I've spent the past week in Park City, Utah at the Sundance Film Festival hawking a movie I wrote and directed with my friend Henriette Mantel, called An Unreasonable Man. It's about the career of Ralph Nader. We're in the documentary competition.
I saw the big premiere movie, Friends With Money, starring Jennifer Aniston, Joan Cusack, Catherine Keener, and Frances McDormand. It was very enjoyable. I don't think I'll ruin it for anyone if I tell you that by the end, Jennifer Aniston gets a boyfriend. Good for her. She deserves some happiness after what she's been through. He's fictional, but it's a step in the right direction. Our long national nightmare is over.
Also saw Bobcat Goldthwaite's movie, Stay. A romantic comedy that is actually funny. Has a very funny first joke (which I won't ruin for you) and every time you think the joke is about to wear out, he gives it another twist. Highly recommend it. I understand he shot the whole thing in two weeks.
I've had a lot of conversations and arguments about Ralph here, including a shouting match in a restaurant with my old friend and comedy mentor, Larry David. The subject of Ralph still engenders that kind of passion. And I hope our movie engenders a lot of debate. I think it's a debate liberals need to have in order to sort out why we have failed to move the agenda away from the war mongering, environment killing, fundamentalist right.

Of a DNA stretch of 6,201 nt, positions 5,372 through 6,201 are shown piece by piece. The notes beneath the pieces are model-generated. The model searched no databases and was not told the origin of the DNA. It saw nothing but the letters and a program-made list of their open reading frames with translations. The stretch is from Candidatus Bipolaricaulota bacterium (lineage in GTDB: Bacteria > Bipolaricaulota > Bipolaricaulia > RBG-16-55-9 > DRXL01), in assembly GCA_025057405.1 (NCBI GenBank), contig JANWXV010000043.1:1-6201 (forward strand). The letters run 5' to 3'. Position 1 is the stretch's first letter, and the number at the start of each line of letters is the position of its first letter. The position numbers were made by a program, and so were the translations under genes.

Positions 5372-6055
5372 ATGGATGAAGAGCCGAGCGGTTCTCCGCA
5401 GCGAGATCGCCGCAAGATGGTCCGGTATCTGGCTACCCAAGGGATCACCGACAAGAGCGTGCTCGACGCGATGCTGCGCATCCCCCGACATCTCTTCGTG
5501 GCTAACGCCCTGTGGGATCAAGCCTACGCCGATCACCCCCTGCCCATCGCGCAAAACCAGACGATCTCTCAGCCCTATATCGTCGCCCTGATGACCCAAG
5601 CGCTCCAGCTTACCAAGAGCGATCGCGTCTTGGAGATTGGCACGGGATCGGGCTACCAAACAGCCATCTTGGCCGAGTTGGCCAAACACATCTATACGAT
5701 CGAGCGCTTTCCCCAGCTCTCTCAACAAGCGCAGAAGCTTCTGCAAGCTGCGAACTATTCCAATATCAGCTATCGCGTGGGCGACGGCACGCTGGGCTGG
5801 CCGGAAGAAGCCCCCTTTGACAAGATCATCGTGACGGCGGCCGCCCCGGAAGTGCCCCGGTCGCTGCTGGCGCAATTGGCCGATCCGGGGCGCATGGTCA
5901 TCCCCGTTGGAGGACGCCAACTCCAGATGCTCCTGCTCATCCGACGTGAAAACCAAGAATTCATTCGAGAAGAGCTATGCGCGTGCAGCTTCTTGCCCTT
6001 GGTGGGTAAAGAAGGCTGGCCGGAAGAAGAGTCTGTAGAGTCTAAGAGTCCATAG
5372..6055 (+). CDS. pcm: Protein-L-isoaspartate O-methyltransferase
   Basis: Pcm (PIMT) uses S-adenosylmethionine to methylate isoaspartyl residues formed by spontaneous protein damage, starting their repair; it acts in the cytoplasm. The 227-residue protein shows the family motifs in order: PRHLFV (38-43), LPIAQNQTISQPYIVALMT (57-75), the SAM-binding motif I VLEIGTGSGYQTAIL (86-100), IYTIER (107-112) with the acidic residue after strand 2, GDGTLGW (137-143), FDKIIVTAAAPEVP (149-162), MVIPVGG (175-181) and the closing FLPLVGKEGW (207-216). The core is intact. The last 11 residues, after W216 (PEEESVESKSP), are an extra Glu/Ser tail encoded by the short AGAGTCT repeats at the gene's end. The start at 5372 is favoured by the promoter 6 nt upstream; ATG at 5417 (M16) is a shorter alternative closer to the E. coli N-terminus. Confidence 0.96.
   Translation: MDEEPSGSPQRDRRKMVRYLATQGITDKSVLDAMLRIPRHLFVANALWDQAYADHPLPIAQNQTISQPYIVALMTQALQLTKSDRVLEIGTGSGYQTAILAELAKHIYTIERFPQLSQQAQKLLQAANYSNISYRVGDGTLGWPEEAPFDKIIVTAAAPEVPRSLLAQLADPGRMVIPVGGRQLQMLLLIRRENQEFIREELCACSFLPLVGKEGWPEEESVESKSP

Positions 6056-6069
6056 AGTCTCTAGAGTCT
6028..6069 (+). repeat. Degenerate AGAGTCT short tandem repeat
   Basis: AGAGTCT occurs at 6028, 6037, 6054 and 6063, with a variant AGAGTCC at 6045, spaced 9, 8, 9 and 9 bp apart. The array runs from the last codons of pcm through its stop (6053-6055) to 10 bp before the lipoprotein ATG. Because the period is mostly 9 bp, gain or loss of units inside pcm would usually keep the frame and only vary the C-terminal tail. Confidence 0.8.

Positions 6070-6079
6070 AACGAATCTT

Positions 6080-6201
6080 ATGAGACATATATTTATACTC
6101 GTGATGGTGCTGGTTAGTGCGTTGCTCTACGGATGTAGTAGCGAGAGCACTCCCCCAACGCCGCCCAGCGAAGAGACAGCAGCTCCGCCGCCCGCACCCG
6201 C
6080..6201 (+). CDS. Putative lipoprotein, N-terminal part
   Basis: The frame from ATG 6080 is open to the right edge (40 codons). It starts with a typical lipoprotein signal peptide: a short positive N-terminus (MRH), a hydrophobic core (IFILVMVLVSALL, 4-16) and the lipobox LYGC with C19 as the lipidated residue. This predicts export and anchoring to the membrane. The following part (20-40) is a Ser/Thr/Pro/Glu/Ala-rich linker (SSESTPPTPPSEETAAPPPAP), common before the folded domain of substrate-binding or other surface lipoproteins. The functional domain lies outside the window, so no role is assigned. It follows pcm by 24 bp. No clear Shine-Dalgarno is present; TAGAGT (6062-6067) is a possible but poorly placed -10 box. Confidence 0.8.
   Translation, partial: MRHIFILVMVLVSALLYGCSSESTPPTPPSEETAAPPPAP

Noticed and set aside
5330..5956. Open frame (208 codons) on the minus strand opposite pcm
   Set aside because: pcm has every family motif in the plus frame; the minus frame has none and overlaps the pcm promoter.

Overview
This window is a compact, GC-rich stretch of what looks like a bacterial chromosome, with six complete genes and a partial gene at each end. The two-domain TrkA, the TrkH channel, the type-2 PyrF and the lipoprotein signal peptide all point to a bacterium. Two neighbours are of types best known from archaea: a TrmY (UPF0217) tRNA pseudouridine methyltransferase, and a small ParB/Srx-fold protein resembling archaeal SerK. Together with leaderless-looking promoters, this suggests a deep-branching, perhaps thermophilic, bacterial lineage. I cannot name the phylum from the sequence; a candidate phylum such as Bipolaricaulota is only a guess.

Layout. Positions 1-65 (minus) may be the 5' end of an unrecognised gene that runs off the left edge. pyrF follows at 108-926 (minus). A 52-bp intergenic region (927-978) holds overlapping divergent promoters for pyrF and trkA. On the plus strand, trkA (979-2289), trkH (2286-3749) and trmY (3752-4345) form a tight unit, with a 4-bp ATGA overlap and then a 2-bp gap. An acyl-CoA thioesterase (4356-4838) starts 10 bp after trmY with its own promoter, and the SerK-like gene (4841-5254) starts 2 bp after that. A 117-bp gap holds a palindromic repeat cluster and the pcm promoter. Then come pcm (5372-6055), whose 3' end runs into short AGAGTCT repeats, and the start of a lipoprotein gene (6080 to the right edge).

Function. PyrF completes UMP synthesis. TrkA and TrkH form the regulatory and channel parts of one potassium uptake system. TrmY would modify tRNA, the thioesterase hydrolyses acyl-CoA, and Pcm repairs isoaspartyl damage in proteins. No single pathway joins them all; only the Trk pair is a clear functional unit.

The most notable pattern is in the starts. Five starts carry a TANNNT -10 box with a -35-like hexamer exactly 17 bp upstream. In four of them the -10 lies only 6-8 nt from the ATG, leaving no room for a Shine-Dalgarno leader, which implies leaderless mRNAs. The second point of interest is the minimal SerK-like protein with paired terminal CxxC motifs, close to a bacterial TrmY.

One of the themes that has bubbled up for me in the course of studying Nader's career (full disclosure: I'm a registered Democrat who voted for Al Gore in 2000) is the tension between "idealism" versus "pragmatism." Nader and his supporters are frequently characterized as naive, whose adolescent pursuit of their ideal agenda only serves to move them farther away from it. On the other hand, the mature pragmatists know the score. They know that you have to retreat from a battle every once in a while in order to win the war. I used to believe that myself. Now, I no longer do.
In fact, I think it's the reverse. The so-called pragmatists don't realize that if you want to know what a politician stands for, find out who is paying him. They believe that the Democratic Party as it is now constituted is truly an opposition party. They refuse to believe that our system is dominated by two factions of one corporate party. This strikes me as naive.
The idealists seem a lot more pragmatic to me. They know that most successful social movements, be it universal suffrage, civil rights, or anti-war protests always start from the bottom up, usually with a handful of people meeting in a room. They know that in order to accomplish anything long lasting you have to do your homework, aggregate the facts, and then start making demands. You don't retreat from a battle. You keep fighting. You demand that your candidates stand for your values before the election. You don't tell them that their only job is to beat the other guy, and then hope they will do the right thing after they've been marinated in a teeming crock of corporate and special interest cash.
The title of our movie comes from a quotation by George Bernard Shaw that my producer, Kevin O'Donnell, brought to my attention two years ago when we started shooting our first interviews:
The reasonable man adapts himself to the world. The unreasonable one persists in trying to adapt the world to himself. Therefore, all progress depends on the unreasonable man.
We mature "pragmatic" liberals better start getting unreasonable before it's too late.